On July 1, 1999, as a church bell broke the stillness of the morning, I had the great privilege of witnessing the rebirth of Maine’s Kennebec River as it flowed free for the first time in 162 years. Since then, I have had the opportunity to observe numerous other dam removals, but none quite as moving, successful, and ultimately transformative.
American Rivers is partnering with U.S. Forest Service with funding support from the state of Minnesota through the Lessard-Sams Outdoor Heritage Council's Conservation Partners Legacy Grant program to remove this inoperable dam, reconnect stream habitats and reestablish wetlands at the project site. This project will result in unobstructed flows in at least 2 miles of headwater habitat and will include road decommissioning to remove unneeded access roads.
Communities in 19 states, working in partnership with non-profit organizations and state and federal agencies, removed 65 dams in 2012, American Rivers announced today. Outdated or unsafe dams came out of rivers across the nation, restoring 400 miles of streams for the benefit of fish, wildlife and people across the country.
American Rivers was recently recognized for their work with the Housing Authority of the City of Milwaukee. Over the past year we helped the Housing Authority secure $225,000 from the Fund for Lake Michigan of the Greater Milwaukee Foundation for bioswales in a reconstruction project of Wisconsin's largest public housing cluster on Milwaukee's northwest side.
American Rivers and the Garden District Neighborhood Association recently received a grant through Milwaukee Metropolitan Sewage District's Green Infrastructure Partnership Program. The funding is helping transform an area on Milwaukee's Southside into a sustainable showcase for urban community gardens across the country.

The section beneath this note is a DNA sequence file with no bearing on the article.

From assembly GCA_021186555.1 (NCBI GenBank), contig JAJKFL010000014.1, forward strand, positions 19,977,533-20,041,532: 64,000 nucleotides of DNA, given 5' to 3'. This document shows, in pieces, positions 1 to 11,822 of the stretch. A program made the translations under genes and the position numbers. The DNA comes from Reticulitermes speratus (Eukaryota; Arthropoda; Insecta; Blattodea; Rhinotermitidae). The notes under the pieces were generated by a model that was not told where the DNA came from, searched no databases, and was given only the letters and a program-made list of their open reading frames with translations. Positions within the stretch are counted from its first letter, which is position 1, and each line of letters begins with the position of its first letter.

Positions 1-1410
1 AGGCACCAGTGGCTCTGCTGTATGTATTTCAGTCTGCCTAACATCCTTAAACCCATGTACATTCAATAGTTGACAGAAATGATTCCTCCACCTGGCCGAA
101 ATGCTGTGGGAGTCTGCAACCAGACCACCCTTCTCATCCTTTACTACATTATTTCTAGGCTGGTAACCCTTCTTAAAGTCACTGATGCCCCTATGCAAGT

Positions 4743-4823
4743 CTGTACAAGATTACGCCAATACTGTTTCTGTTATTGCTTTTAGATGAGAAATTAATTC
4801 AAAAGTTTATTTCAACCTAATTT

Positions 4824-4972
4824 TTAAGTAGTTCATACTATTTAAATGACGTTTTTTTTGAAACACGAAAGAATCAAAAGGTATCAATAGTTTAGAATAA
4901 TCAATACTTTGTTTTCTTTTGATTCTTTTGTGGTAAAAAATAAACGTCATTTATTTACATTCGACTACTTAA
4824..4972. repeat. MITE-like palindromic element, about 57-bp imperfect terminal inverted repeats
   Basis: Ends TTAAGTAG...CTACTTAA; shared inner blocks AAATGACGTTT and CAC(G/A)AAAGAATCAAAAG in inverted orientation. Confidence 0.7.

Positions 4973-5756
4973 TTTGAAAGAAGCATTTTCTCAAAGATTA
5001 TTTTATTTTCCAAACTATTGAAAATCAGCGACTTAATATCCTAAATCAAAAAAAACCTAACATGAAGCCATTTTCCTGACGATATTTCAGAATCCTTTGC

American Rivers completed retrofitting over 12 acres of impervious surface in the Wilson Park Creek Subwatershed.
Ten years ago, on July 1, 1999, American Rivers and our partners celebrated a historic success when Edwards Dam was removed from the Kennebec River in Augusta, Maine. The dam removal marked a turning point for river conservation in our country. Since then, more than 600 outdated dams have been removed nationwide, and the number of recorded dam removals has grown each year.
American Rivers is working at the local level to review current codes and ordinances to provide sound recommendations to Planning Commissions and legislative bodies to reduce hard surfaces, create incentives to implement low impact development techniques such as rain gardens, bioretention, and green roofs, and protect buffers. These local changes will reduce polluted stormwater runoff and flooding and increase greenspace.
Our list of 60 dams that were removed in 2010, benefitting hundreds of miles of rivers nationwide.
American Rivers' work on the Green River will remove the first dam on the river, the Wiley & Russell Dam. The dam is a timber crib and concrete dam that is 14-feet high and 165 feet long. The Town is also considering fish passage at the second dam, the Mill Street Dam, and partners will investigate additional options for the two upstream dams once passage is achieved at the lower dams.
The Penobscot River Restoration Trust, of which American Rivers is a founding member, has been working toward removing Penobscot's outdated dams for many years. Removing the river's two lowermost dams (Veazie Dam and Great Works Dam) and installing fish passage on two other dams will restore access to roughly 1,000 miles of habitat for the river's fish, making this project one of the most significant dam removal efforts ever.
American Rivers is working with the Center for Ecosystem Restoration, the Massachusetts Division of Ecological Restoration, the National Oceanic and Atmospheric Administration and others to remove dams as part of the Shawsheen River Restoration Project in order to restore a free-flowing native river ecosystem.
American Rivers works on the local, state and federal levels to promote a range of green infrastructure solutions such as rain gardens, green roofs, and rain barrels. These approaches work in concert with nature to collect and filter runoff, reduce flooding, and minimize pollution in our rivers and streams while helping to save money and energy too.